Knowing that an elephant was lumbering through the woods behind him was strange. And every time Pete turned around and saw the “baby’s” bulky moonlit frame obediently trotting behind them, he felt as if he were in a dream.
“Dad, are you OK?” Pete asked anxiously when they arrived back at the overturned truck.
“Not too bad,” came Dad’s weak response, “but I’m packed in here pretty tight. Is help on the way?”
“It’s here now,” said Pete, looking toward the baby pachyderm, which seemed exhilarated by the after-dark hike. “Dad,” said Pete almost in a whisper, “we got an elephant here!”
“Did you say elephant?”
“All right, young man,” said the creature’s owner, getting right down to business. “When Raja here pulls the truck upright, you roll a few of them short logs from that stack o’ wood over there into the ditch.”
“Then you skedaddle, and I’ll git Raja to lower the truck ‘n’ make it more level.”
Pete panted as he staggered under an armload of logs. While he placed them in readiness, the elephant’s owner asked Pete’s father to put the gearshift into neutral with his free hand. Then with the animal trainer giving orders, Raja dutifully slid his trunk through the open window on the right side of the truck and began pulling back.
“Easy, Raja. Pull, baby. That’s it.”
The truck creaked uncertainly. As the left side of the pickup rose jerkily, Pete quickly rolled the logs into place. When the truck’s wheels were resting on the logs, Raja–repositioned behind the pickup–put down his head.
Pete stepped back and watched. He had asked God to help him find a telephone. Out here that had seemed like an almost impossible request. Instead, God had provided them with a playful little elephant–right here in Nowheresville, Florida!
“Easy, Raja . . . easy!”
The truck rolled forward like a marble on a flat surface. Dad managed to step on the brake, bringing the truck to a halt.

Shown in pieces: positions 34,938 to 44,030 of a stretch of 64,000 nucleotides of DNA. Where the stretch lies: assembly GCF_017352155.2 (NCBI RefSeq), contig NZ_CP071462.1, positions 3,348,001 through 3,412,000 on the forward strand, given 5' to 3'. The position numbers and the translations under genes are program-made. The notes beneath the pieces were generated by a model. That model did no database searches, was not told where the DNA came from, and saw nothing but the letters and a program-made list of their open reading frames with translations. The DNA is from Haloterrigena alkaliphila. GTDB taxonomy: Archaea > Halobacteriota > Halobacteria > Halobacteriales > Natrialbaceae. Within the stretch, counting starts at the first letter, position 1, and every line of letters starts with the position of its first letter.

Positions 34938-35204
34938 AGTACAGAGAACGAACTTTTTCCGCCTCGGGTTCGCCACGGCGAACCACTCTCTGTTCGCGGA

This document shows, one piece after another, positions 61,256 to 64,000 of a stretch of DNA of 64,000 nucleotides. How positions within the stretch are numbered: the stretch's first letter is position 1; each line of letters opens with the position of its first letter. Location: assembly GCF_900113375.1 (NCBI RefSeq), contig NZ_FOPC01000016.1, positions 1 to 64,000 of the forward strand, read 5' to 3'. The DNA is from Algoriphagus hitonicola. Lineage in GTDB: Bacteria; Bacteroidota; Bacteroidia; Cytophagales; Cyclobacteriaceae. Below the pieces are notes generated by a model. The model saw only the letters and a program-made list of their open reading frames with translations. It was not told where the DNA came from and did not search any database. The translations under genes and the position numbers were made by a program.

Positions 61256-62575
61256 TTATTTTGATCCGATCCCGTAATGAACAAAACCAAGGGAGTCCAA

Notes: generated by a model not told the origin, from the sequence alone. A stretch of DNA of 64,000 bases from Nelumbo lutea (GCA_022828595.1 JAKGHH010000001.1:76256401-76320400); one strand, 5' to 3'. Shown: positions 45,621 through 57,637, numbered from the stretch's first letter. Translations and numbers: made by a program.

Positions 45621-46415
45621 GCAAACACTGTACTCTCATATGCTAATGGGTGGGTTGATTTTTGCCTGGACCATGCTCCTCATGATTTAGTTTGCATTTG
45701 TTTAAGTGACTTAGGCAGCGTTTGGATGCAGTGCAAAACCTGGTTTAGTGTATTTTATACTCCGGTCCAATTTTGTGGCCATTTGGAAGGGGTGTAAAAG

Pete ran to the driver’s side, where the door was dented badly. “Dad!”
“It’s all right, Pete, but my arm’s still trapped between the steering wheel and door.”
“Step aside, son, ‘n’ let’s free up yer pa,” Raja’s owner gently ordered.
Holding high the kerosene lantern in one hand and giving hand signals to Raja with the other, the owner soon directed the little elephant’s trunk into the half-open window.
“Pull, baby,” directed the man, and as Pete continued to stare in amazement, the door fell away, releasing Dad’s arm.
“Arm don’t look broken,” said the man, examining Dad’s arm. “Got a lot of mishaps ’round the circus. I’d know a broken arm if I saw it.”
Dad gave Pete a grateful hug with his good arm. Turning to the elephant’s owner, he said, “I don’t know how to begin to thank you and your pet here. What can I pay you?”
“How ’bout some peanuts when this boy comes to visit Raja?” said the man. “Yer boy here told me you was fixin’ to load up some firewood when ya had yer accident.”
Raja reached his trunk into the man’s pocket and pulled out a peanut.
The man rubbed the elephant’s forehead and said, “Let’s finish the job, Raja. That man needs to rest his arm.” Almost before Pete and his father understood what he meant, Raja was loading logs into the back of the pickup truck.
Two hours after Pete and his father had left home, the pickup truck, minus its left door, rolled out of the driveway.
“Merry Christmas!” Pete called back out the window.
“Yep!” answered the man. “Just bring peanuts when ya come.”
“Merry Christmas, Dad!” exclaimed Pete. “And thank You, God!” In the rearview mirror he watched a baby elephant disappear into the woods behind a man with a kerosene lantern.
Reprinted from the December 20, 1997, issue of Guide.
Illustrated by Ralph Butler